This Startup Is Fixing A Major Problem With The Kindle Fire

Ted MorganSkyhook CEO Ted Morgan

When Amazon decided to fork Android and build its own operating system, it ended up missing out on some key parts of the Android ecosystem, according to Ted Morgan, CEO of Skyhook Wireless.It didn’t get the Android Market, it didn’t get Google Maps, and it didn’t get location services.

The first one is not a big deal, since Amazon has its own App Store. The other two are problematic for developers. Without Maps or Location, a lot of apps are “broken,” says Morgan.

To solve the location problem, developers are partnering with Skyhook Wireless, which uses WiFi signals to determine location. The Kindle Fire has been great for Skyhook. Morgan says a lot of developers are coming to him to fill in that missing piece for applications.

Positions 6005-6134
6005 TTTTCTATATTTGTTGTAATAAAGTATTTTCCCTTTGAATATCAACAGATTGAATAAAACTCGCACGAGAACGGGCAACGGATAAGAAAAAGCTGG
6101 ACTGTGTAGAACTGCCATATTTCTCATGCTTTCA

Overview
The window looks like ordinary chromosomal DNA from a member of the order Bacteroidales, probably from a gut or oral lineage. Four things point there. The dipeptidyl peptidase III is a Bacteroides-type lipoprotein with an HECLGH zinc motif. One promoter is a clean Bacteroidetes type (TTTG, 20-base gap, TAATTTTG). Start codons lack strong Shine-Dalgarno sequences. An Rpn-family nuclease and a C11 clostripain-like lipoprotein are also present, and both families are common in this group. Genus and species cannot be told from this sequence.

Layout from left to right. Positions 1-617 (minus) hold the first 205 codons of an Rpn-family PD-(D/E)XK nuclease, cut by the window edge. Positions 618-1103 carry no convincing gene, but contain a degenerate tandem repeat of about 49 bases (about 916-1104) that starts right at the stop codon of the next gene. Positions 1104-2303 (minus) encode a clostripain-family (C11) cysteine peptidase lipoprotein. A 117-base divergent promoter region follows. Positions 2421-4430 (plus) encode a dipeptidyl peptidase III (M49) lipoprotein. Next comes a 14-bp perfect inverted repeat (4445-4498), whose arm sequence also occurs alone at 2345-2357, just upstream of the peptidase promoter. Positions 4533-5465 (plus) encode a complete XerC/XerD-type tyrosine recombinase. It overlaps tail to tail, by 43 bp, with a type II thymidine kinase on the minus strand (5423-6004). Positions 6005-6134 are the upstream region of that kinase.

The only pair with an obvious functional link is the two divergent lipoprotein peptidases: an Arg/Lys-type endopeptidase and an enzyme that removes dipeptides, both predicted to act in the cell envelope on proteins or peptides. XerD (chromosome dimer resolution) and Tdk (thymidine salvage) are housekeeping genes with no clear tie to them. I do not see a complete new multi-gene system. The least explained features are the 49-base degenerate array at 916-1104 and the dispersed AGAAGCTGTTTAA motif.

This morning, Skyhook is announcing that it partnered with TweetCaster, one of the most popular third party Twitter apps. TweetCaster CEO Evan Conway told us it was a snap working with Skyhook to get location added to its app. “It took a couple of days, and from an end users experience, you don’t even notice it.”

Both Apple and Google have their own technology for location, which has been bad for Skyhook. Filling in a missing piece for Amazon has been good for business. Skyhook charges by users, or a share of ad revenue.

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